It pays to know how different capacitor technologies behave when shortages force a search for good substitutes.
Randall Scasny | element14
The demand for MLCCs (multilayer ceramic capacitors) has outstripped supplies since 2017. Industry observers expect the shortage will dissipate by 2020, but product manufacturers remain concerned. In a quest to find suitable alternatives, an online community of over 650,000 engineers held a spirited design contest which involved testing how polymer capacitors stack up against their ceramic counterparts.
The rise of mobility – both in mobile computing and automotive uses – has triggered enormous demand for MLCCs. The complexity of MLCC manufacturing processes (using alternating nano-layers of ceramic and metal) has limited the number of manufacturers capable of realizing consistent quality control.
The good news is that engineers have a variety of ways to avoid MLCCs in their designs. One approach is to use a larger capacitance in an available package, as long as it doesn’t incur much board redesign. Another approach is to use lesser-valued capacitors in parallel, or use a different capacitor technology altogether, such as conductive polymer capacitors.
The element14 online community tested the last alternative through its Experimenting with Polymer Capacitors design contest. There were interesting results.
Design challenge entrants received a kit of 17 types of Panasonic polymer capacitors ranging from 4.7 µF to 470 µF. They also got a peak ESR capacitor tester that made it possible to experiment with different capacitors, build original circuits, modify existing ones, and so forth. Entrants blogged about their findings.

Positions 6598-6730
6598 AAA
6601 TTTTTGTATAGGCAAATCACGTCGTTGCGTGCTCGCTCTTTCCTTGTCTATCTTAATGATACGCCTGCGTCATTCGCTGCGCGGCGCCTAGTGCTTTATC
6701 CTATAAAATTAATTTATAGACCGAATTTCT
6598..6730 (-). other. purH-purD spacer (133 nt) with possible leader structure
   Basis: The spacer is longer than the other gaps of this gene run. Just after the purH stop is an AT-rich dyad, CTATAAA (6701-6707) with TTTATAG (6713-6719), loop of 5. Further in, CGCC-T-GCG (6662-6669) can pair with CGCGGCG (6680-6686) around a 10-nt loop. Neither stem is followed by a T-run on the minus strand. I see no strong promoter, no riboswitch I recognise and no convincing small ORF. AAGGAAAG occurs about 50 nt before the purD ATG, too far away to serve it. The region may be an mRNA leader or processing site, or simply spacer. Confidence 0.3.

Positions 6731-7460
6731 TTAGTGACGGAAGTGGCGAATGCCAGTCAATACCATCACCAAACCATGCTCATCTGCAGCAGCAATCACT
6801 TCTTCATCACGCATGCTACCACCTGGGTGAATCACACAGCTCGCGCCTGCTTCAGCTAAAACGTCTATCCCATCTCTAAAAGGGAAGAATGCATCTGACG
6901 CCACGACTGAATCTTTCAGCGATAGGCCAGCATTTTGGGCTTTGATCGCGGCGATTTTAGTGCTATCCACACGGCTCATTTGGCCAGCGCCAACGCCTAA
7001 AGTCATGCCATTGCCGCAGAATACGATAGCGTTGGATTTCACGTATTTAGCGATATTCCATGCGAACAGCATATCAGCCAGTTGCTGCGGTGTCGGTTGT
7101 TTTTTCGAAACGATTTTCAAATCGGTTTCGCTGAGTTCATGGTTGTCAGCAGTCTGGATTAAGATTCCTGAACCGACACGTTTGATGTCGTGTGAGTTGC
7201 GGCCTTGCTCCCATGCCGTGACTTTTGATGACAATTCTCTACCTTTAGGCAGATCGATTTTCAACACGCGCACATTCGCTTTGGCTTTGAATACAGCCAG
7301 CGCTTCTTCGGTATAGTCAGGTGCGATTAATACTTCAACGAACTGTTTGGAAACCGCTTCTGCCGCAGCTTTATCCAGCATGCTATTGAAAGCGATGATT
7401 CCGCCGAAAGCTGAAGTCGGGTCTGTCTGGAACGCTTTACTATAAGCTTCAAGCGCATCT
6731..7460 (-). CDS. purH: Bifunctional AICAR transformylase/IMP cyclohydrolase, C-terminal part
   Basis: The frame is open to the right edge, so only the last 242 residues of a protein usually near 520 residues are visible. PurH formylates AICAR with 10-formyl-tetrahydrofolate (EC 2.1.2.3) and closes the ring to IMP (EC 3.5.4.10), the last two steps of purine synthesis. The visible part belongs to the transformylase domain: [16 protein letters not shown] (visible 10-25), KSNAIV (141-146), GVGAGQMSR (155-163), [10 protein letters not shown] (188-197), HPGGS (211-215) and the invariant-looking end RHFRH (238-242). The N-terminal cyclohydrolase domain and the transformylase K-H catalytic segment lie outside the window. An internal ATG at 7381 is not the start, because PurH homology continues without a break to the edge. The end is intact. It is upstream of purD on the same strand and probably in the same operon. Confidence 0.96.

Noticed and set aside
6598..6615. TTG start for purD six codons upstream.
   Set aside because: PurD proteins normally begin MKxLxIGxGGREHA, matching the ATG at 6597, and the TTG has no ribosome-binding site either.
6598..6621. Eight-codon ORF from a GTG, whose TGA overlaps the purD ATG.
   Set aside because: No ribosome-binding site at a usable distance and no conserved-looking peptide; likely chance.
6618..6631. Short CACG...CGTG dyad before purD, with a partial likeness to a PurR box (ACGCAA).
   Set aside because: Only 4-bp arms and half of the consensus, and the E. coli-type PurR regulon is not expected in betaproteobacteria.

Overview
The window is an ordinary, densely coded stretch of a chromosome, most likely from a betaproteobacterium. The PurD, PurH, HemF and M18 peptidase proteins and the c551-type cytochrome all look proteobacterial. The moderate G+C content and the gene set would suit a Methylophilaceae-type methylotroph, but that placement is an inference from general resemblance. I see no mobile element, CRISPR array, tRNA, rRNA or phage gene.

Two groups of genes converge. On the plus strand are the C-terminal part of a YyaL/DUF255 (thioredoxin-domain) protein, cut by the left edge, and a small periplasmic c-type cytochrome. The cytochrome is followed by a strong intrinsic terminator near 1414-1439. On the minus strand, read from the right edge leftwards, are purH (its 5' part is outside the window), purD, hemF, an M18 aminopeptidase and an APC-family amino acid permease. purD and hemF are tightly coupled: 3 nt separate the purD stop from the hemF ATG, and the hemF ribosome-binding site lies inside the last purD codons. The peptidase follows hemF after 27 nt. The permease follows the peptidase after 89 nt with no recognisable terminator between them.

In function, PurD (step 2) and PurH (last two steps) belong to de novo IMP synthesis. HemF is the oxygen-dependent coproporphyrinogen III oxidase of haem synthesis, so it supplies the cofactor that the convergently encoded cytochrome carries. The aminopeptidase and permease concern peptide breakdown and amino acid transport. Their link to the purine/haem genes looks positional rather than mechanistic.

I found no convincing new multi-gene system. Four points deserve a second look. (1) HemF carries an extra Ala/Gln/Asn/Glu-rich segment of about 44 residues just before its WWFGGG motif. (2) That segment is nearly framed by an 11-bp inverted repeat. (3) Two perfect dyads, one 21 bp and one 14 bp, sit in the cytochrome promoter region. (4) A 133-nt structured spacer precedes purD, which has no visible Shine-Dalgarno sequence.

Their first chore was to find the best way to measure Equivalent Series Resistance (ESR) and the actual capacitance of electrolytic capacitors. These parameters are important because today’s microprocessor-based systems require power sources that deliver high current and ultra-fast transient performance, with tight regulation. These conditions create a need for economical, compact capacitors with high capacitance values.
An ideal capacitor has no series resistance, but ESR exists in all real-world capacitors, albeit with small values. Capacitor ESR influences circuit behavior and can worsen over time due to age (e.g. drying out of electrolyte in some capacitors), abuse, and overheating. Power dissipation rises, triggering a vicious circle of continued deteriorating performance.
One of the first experiments members undertook was finding the most reliable way to measure the ESR of polymer capacitors. Members used two different methods, an oscilloscope and an ESR meter, to measure the relative ESR for Panasonic polymer capacitors. The caps met their datasheet specifications for the conditions examined. Members took extra care with lead placement and contact when measuring ESR.
The result: Both methods gave similar results though there were some significant points to note. Capacitance measurements between the ESR 70 and a Tenma 72-1020 bench multimeter were in good agreement although the ESR 70 consistently measured lower than the Tenma 72-1020. The Peak ESR 70 proved easy to use but lacks sufficient accuracy and precision for measuring ESR below about 0.04 Ω.
The oscilloscope method, while more difficult to set up and slower, produced results resembling those of the ESR 70. However, the oscilloscope method has some benefits. For example, by varying the frequency or just observing the shape of the trace, it is possible to get further insight into other non-ideal behavior of the capacitor (e.g., inductance).
Output switching ripple reduction
Another experiment investigated the impact of replacing ceramic capacitors with polymer capacitor technology. Members added bulk capacitance to a TI SWIFT Power Module to see if polymer capacitors facilitated an output switching ripple reduction.
The TPSM84A21 10A SWIFT Power Module is a buck converter which can convert an 8-to-14-Vdc input to a 0.508-to-1.3-Vdc maximum 10-A output. The module has both input and output capacitors built in. External capacitance is not normally needed. However, if the input supply sits more than a few inches from the TPSM84A21, the input pins may need additional bulk capacitance. A typical recommended amount of bulk input capacitance is 47 µF to 100 µF.